Nothing gets to me more than a hypocrite. Hypocrisy ruins a testimony. It’s a tool of the enemy to attempt to destroy the church. I struggle to be in relationship with people who are not authentic, who will say one thing yet live another. For this reason one small verse recently took my breath away.
Romans 12:9 “Love must be without hypocrisy.”
If you follow me on Instagram, you know that love is the theme God is working on in my heart right now. Every verse I’m drawn to, the sermons I’m hearing, my quiet time readings. It’s all about love right now.
Our family is one month into a cross country move. Months of busyness and activity, stress, changes, sadness, new beginnings. At the end of my limit last week, it struck me that in our home, we were struggling to love each other well.
When God brought me to Romans 12:9, I couldn’t move past it. All day this verse ran through my mind. It’s one thing to say we love, it’s another to act on it despite our feelings. But to read that our love must be without hypocrisy, I realized that the work was a deeper work. One that needed to get to the roots in my heart.
To love without hypocrisy, I first must deny myself. A hypocritical love has self at the center. A love without hypocrisy, is a love that flows from the Holy Spirit through us creating in us the power to deny ourselves and pick up our cross and follow Him. Follow His leading of love, His sacrificial love.
Selfishness puts my needs first. My desires. My thoughts and ideas. Everything I encounter will begin to feel like a disruption, irritation, or inconvenience. That’s because everything is competing against me. It’s a ruthless battle determined to get its way no matter what.
Until we determine that love will win no matter what.
To love without hypocrisy is to love wildly free.
I heard the pounding of footsteps before I heard my son’s voice crying out, “They need your help. They are stuck in the mud with their bikes.”
“I hope you are kidding.”
“Why were they riding through the mud?”
“I don’t know, but they need you.”
I walked to the soon to be construction area that is nothing but dirt mounds, to find two of my boys covered in mud. Their bikes were literally stuck. Their feet stuck.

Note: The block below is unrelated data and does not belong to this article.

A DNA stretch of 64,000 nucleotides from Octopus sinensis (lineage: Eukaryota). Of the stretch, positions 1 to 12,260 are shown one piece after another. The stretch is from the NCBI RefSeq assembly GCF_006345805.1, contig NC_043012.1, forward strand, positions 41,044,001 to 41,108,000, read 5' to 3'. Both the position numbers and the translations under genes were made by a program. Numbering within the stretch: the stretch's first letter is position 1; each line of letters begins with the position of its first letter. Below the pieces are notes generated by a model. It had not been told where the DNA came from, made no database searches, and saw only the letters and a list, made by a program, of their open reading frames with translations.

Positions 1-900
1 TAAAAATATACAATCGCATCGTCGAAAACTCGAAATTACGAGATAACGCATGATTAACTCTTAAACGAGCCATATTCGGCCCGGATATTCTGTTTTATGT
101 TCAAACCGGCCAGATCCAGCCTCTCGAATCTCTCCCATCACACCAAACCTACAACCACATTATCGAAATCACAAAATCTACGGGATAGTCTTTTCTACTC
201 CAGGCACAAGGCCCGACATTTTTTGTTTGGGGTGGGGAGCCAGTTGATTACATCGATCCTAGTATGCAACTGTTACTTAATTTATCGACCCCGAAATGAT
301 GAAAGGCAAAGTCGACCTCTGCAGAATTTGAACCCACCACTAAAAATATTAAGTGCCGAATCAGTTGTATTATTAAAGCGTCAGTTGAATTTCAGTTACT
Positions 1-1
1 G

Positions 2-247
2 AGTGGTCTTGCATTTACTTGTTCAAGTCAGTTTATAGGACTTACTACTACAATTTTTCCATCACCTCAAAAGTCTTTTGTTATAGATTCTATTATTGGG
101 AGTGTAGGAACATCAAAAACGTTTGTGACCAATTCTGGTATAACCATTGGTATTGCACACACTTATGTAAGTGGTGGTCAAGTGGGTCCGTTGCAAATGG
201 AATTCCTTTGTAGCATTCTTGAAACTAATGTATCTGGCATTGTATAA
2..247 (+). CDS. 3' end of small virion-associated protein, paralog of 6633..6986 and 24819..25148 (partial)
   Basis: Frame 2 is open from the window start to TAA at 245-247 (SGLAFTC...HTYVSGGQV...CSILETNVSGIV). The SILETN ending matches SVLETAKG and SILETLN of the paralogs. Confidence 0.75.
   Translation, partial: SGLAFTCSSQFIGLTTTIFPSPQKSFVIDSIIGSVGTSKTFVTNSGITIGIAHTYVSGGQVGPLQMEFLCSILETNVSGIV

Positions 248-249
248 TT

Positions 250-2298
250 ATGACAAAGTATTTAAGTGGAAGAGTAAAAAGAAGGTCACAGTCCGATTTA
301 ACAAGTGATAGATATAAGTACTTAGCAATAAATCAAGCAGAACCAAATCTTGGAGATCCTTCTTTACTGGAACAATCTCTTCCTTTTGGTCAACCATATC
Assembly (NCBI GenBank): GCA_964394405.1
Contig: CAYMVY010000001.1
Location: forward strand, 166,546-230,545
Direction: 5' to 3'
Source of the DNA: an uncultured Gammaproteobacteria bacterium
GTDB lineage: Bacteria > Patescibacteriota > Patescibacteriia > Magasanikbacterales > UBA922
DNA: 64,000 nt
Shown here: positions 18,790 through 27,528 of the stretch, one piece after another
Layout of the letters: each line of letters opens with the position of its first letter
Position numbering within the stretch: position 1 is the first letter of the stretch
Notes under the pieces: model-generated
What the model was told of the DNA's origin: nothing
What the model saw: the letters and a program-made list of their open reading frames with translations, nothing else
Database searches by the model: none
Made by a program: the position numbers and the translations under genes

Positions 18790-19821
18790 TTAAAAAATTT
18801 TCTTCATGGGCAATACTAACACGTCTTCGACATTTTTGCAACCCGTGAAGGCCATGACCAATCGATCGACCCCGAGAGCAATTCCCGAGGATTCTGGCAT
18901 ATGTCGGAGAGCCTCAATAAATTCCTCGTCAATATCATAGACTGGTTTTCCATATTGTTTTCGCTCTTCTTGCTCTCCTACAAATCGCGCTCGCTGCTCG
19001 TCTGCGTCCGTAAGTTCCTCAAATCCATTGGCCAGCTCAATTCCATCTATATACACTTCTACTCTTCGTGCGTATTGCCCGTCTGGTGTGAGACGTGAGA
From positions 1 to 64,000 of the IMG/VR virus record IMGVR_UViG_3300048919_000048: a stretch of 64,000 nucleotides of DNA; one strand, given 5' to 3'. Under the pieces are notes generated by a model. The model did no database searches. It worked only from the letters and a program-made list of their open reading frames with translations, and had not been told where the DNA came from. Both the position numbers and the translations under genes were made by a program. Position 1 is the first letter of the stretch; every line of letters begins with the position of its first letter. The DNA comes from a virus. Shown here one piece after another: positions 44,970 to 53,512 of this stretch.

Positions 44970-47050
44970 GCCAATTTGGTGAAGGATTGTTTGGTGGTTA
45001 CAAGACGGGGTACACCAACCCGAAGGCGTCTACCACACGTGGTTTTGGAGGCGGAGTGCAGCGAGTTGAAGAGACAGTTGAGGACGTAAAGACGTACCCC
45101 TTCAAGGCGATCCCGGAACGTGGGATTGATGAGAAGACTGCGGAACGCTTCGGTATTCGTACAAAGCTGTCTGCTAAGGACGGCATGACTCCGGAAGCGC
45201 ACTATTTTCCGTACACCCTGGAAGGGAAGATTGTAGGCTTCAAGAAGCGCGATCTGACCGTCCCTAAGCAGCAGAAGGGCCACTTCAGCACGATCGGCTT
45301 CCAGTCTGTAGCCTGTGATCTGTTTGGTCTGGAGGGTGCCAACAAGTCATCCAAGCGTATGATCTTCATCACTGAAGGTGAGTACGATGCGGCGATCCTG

My reaction wasn’t pretty, and I often pray that my children not develop a picture of God based on my parenting.
“You got yourself into this, now you have to figure a way out.”
And I walked back home. Time passed and I made another visit to the mud. This time I coached them out of the mud and waited back at the house with clear instructions for beginning the clean up. I watched as they hosed the mud off their bodies, clothes, bikes. I berated them on why they would have done something like that.
The answer. It looked fun. We thought it was dry.
Of course, they were simply being boys. Adventurous. Carefree. Risk-taking. All I saw was the mess left to clean up and the damage done to bikes and clothes.
Carrying the weight of ourselves and our selfishness is like riding our bike through the mud. It appears dry. It promises to offer you a ride you won’t forget. It entices you in by appealing to your sense of desire. Once in, you begin to see the trap. Before long, you are stuck and crying out for help.
When you are deep in the mud, which quickly begins to feel like cement, you can think only of yourself. How to get out. You cry for help and have no capacity to think of anything but yourself.
When the mud begins to harden, and you feel yourself sinking, this is the point that anger, rage, despair, discouragement, bitterness, and regret begin to ooze.
When we reign, we think we are free, but we are walking through mud. The cleanup and recovery is a process. But love washes it clean.
“Love must be without hypocrisy. Show family affection to one another with brotherly love. Outdo one another in showing honor. Do not lack diligence; be fervent in spirit; serve the Lord. Rejoice in hope; be patient in affliction; be persistent in prayer.” Romans 12:9-12
So this is what God is showing me. Love comes from Him. God is love. To love without hypocrisy, to outdo one another in showing honor, I have to put off my own selfishness in order to put on love.
To put off self is to kill my pride. When my pride rules my heart, I develop a critical spirit. I see the flaws of everyone around me. I am quick to see how I am right and they are wrong. Pride is the ultimate love slayer. Pride never puts another before itself. Therefore, love isn’t free to love. It’s put in chains.
My heart’s cry right now is to let love reign in my heart. To let Christ have His way in me. To allow me to think so little of myself that I allow myself room to think of serving Him only. With love.